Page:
With an AR-15, when the trigger is pulled and the bullet travels down the barrel, the rifle uses some of the hot gas to cycle the action.
This begins with those hot gasses entering the gas block from the gas port of the barrel, traveling down the gas tube, pushing the bolt carrier back, and extracting the empty casing.
As the bolt carrier group moves rearward and the casing is ejected, the buffer and buffer spring inside the stock assembly compresses, slowing the bolt to a stop and returning it to the forward position.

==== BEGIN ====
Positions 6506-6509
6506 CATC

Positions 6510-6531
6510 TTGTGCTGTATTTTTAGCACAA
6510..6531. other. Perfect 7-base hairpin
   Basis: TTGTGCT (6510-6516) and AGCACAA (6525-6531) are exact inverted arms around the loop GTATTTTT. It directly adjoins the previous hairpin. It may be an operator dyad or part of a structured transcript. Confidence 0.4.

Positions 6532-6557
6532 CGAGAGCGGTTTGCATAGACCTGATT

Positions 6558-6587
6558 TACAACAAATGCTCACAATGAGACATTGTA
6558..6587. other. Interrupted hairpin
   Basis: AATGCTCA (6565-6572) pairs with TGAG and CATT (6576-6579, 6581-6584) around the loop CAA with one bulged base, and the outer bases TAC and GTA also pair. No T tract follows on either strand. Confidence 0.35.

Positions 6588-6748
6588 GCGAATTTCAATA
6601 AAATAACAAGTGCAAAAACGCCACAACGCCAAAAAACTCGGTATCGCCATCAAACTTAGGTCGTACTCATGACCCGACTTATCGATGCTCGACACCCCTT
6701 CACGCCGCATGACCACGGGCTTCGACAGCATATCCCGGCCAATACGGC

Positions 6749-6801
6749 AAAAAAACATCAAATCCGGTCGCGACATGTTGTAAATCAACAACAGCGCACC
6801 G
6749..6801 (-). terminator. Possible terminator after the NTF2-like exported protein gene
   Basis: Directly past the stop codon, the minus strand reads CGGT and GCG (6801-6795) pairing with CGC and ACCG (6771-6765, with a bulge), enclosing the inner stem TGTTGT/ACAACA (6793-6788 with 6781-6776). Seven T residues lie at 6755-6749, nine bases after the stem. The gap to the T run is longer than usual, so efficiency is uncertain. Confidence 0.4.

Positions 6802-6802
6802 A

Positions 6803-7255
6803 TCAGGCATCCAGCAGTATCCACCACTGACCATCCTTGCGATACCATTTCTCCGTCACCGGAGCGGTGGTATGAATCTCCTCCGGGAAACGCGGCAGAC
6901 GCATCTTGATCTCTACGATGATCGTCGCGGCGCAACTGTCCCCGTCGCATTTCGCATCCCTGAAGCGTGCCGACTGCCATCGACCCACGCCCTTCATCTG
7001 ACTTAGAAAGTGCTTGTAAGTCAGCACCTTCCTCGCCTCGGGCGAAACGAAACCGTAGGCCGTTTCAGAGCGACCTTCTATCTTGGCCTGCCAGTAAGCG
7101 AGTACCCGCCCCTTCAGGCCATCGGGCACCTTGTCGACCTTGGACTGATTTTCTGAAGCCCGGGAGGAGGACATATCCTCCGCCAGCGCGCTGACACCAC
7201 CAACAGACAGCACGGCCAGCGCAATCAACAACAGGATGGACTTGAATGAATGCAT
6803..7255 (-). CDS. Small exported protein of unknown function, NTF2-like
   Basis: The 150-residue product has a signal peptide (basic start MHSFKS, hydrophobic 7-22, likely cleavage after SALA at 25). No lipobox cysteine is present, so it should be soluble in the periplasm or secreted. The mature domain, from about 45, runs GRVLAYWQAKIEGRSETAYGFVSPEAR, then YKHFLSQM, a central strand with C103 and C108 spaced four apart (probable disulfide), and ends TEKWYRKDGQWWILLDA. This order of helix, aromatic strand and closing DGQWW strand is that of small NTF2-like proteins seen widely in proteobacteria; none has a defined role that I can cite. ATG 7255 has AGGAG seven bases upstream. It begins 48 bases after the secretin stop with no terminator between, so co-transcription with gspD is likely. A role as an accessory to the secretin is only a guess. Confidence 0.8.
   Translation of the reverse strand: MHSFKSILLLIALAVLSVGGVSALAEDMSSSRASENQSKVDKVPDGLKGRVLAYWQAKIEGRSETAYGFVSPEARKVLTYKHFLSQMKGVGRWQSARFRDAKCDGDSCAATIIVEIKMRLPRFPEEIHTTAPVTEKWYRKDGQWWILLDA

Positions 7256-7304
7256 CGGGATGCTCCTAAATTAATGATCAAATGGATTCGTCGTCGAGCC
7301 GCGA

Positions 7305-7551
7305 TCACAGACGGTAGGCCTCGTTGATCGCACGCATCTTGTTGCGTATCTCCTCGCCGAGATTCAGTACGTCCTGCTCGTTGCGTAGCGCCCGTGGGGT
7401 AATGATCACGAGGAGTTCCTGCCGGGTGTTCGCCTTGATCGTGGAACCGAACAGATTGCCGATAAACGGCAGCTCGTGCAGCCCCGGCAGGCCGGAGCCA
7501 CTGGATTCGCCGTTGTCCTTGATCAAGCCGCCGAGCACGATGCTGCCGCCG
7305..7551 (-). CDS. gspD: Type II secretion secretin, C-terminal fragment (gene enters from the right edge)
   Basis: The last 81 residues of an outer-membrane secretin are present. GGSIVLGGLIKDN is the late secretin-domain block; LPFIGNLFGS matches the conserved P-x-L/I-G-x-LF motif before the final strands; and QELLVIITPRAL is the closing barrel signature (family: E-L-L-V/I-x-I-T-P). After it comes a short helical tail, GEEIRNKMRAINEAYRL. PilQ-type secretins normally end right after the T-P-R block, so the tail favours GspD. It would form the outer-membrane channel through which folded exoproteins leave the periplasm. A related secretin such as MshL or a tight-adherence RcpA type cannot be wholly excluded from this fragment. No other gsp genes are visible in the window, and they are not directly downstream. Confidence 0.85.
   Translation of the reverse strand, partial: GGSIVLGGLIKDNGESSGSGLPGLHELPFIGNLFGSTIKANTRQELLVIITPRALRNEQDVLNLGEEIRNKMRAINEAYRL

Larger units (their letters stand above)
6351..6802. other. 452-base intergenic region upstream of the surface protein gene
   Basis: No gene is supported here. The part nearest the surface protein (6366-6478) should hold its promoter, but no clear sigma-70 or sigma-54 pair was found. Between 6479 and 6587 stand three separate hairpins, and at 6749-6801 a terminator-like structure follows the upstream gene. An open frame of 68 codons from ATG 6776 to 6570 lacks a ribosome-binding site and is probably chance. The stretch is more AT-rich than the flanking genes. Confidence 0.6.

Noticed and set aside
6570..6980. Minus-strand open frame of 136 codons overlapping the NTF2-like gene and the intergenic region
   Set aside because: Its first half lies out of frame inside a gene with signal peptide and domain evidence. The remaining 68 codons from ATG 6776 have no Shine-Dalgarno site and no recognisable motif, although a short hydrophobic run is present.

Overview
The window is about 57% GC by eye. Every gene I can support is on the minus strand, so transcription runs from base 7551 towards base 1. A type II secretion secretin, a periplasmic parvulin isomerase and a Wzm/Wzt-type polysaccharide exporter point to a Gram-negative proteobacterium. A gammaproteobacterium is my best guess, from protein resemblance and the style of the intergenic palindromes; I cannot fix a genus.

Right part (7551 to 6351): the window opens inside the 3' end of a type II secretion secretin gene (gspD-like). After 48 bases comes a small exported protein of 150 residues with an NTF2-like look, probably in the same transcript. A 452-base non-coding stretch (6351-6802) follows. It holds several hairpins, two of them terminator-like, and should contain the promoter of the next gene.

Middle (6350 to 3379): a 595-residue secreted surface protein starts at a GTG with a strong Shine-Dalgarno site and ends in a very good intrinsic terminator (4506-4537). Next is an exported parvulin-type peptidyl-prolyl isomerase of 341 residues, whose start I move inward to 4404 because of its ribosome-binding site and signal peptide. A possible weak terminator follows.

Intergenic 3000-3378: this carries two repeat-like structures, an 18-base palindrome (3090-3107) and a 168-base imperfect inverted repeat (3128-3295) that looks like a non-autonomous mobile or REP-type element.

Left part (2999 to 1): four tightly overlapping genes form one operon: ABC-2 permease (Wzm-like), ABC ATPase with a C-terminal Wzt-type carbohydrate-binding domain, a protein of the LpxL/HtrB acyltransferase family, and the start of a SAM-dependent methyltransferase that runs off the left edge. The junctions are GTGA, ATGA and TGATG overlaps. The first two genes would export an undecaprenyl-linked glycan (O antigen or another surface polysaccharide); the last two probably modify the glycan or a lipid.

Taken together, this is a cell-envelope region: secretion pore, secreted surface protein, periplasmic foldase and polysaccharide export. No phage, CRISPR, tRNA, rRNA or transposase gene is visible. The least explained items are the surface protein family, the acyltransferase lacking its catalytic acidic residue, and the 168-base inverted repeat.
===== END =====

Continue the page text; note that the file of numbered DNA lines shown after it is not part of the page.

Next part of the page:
As the bolt returns forward, the magazine lines up a new round to be fed into the chamber and the bolt catches it while returning to the forward position.
The gas system is composed of the gas block and gas tube. There isn’t much you can do with a gas tube, it’s a steel tube and the way it affects the rifle is generally tied to its length.